This editorial appeared in Saturday's Fairbanks Daily News-Miner:
Oil most often is associated with making things run smoother, but that might not be the case in Alaska right now. Oil's high price may end up behaving like sand in the gears of government instead.
This week's announcement by the Department of Revenue that the price of oil will has averaged $31.13 a barrel by the end of the fiscal year on June 30 is, of course, good news for Alaska in a strict financial sense.
And prices are expected to average $28.30 throughout the following fiscal year, still quite high.
What's a dollar per barrel worth to the state? About $60 million a year. So with the fiscal 2004 average about $3.50 higher than the previous forecast, that's an additional $200 million in revenue for the state.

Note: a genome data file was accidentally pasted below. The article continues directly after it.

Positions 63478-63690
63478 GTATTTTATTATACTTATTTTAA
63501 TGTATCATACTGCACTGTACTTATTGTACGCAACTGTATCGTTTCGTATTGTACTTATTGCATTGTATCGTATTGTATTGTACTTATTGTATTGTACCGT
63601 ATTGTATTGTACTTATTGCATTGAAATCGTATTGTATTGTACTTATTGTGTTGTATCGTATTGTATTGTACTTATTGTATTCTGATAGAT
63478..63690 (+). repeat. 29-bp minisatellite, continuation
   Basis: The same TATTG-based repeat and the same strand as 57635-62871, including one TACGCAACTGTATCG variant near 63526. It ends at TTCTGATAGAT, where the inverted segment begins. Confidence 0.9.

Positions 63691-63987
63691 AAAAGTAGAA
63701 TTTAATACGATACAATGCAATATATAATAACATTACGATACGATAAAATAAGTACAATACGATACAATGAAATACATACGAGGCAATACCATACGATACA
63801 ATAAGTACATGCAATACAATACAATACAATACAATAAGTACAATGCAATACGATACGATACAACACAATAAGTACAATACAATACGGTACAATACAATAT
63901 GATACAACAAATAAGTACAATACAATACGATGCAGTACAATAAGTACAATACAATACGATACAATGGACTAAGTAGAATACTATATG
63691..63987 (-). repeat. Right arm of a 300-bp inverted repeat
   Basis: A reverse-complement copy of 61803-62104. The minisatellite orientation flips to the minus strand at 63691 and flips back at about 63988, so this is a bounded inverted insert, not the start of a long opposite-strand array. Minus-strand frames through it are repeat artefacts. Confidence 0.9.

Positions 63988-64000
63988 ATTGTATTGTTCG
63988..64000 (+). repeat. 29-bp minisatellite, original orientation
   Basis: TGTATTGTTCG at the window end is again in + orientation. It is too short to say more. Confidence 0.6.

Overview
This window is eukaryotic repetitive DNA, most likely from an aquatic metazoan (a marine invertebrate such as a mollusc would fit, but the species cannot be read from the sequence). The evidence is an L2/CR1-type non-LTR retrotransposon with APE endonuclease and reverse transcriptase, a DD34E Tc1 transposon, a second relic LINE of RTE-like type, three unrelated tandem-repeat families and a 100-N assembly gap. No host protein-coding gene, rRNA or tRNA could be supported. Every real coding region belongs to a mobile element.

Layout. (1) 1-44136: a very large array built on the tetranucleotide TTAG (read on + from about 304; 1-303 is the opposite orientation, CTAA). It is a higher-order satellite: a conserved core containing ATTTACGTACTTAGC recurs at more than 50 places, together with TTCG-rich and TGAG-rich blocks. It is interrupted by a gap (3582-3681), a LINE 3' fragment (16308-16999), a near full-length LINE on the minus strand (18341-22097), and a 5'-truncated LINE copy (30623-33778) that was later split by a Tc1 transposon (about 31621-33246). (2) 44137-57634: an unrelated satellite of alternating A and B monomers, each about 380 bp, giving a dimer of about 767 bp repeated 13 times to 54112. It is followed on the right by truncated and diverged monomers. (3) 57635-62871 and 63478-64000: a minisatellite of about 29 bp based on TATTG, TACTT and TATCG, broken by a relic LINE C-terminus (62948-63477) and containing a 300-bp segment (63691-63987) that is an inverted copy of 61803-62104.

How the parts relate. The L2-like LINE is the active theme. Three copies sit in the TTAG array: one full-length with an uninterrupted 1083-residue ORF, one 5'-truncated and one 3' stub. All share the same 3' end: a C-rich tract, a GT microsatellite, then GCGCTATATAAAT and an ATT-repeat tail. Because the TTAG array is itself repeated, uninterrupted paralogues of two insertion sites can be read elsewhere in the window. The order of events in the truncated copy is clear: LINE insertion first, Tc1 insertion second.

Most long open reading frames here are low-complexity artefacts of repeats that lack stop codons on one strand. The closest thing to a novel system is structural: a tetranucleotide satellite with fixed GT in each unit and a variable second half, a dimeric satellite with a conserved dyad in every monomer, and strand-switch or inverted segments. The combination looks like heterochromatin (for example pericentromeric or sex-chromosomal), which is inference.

That leaves the state with a $60 million shortfall for this year, much smaller than first anticipated, and a longer life in the Constitutional Budget Reserve - the $2 billion savings account from which money is taken to close the budget gaps. The account has repeatedly defied predictions of its demise.
Yes, good news. But at the bottom of the barrel lies reality - the price of oil will fall and the state will again be faced with budget gaps in the hundreds of millions of dollars.
The new Revenue Department forecasts have bought Alaska a little more time to arrive at a solution, which a growing number of people now believe is needed.
But it hasn't bought a lot of time.
Alaskans should hope they don't see a repeat of this performance: Sudden sustained surges in the price of oil lift the state out of a fiscal jam yet simultaneously take the steam out of legislative drives that had been under way to assemble a long-term fiscal plan.
And the problem remains unsolved through successive administrations.
This state continues to need a long-lasting budget solution from the Legislature, which adjourns for the year in less than a month.
Keep the pressure on.